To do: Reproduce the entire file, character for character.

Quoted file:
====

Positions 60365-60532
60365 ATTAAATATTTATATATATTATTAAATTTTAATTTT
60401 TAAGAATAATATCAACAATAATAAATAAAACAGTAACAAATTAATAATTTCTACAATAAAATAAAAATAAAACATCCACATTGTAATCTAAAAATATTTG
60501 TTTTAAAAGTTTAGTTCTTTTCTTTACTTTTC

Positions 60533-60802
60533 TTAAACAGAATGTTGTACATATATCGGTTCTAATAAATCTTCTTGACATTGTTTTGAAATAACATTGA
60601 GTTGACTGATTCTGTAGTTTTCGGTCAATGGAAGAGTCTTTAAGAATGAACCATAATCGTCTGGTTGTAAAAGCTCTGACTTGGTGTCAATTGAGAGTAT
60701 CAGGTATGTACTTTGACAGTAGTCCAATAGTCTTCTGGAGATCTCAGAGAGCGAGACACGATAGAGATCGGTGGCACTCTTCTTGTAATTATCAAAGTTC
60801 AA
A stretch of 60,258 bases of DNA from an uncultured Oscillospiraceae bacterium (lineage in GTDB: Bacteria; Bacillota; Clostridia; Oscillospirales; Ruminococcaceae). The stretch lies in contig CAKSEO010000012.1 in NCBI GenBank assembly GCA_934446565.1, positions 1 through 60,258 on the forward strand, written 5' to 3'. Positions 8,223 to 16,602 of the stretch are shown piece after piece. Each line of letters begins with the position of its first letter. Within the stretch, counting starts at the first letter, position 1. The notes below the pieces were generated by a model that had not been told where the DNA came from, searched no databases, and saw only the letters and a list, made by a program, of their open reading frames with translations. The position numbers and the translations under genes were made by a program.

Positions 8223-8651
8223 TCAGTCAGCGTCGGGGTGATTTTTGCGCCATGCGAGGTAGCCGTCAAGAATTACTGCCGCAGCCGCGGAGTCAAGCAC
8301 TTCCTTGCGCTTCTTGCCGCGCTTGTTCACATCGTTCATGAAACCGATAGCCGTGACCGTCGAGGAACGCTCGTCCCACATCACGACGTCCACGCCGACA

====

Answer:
Positions 60365-60532
60365 ATTAAATATTTATATATATTATTAAATTTTAATTTT
60401 TAAGAATAATATCAACAATAATAAATAAAACAGTAACAAATTAATAATTTCTACAATAAAATAAAAATAAAACATCCACATTGTAATCTAAAAATATTTG
60501 TTTTAAAAGTTTAGTTCTTTTCTTTACTTTTC

Positions 60533-60802
60533 TTAAACAGAATGTTGTACATATATCGGTTCTAATAAATCTTCTTGACATTGTTTTGAAATAACATTGA
60601 GTTGACTGATTCTGTAGTTTTCGGTCAATGGAAGAGTCTTTAAGAATGAACCATAATCGTCTGGTTGTAAAAGCTCTGACTTGGTGTCAATTGAGAGTAT
60701 CAGGTATGTACTTTGACAGTAGTCCAATAGTCTTCTGGAGATCTCAGAGAGCGAGACACGATAGAGATCGGTGGCACTCTTCTTGTAATTATCAAAGTTC
60801 AA
A stretch of 60,258 bases of DNA from an uncultured Oscillospiraceae bacterium (lineage in GTDB: Bacteria; Bacillota; Clostridia; Oscillospirales; Ruminococcaceae). The stretch lies in contig CAKSEO010000012.1 in NCBI GenBank assembly GCA_934446565.1, positions 1 through 60,258 on the forward strand, written 5' to 3'. Positions 8,223 to 16,602 of the stretch are shown piece after piece. Each line of letters begins with the position of its first letter. Within the stretch, counting starts at the first letter, position 1. The notes below the pieces were generated by a model that had not been told where the DNA came from, searched no databases, and saw only the letters and a list, made by a program, of their open reading frames with translations. The position numbers and the translations under genes were made by a program.

Positions 8223-8651
8223 TCAGTCAGCGTCGGGGTGATTTTTGCGCCATGCGAGGTAGCCGTCAAGAATTACTGCCGCAGCCGCGGAGTCAAGCAC
8301 TTCCTTGCGCTTCTTGCCGCGCTTGTTCACATCGTTCATGAAACCGATAGCCGTGACCGTCGAGGAACGCTCGTCCCACATCACGACGTCCACGCCGACA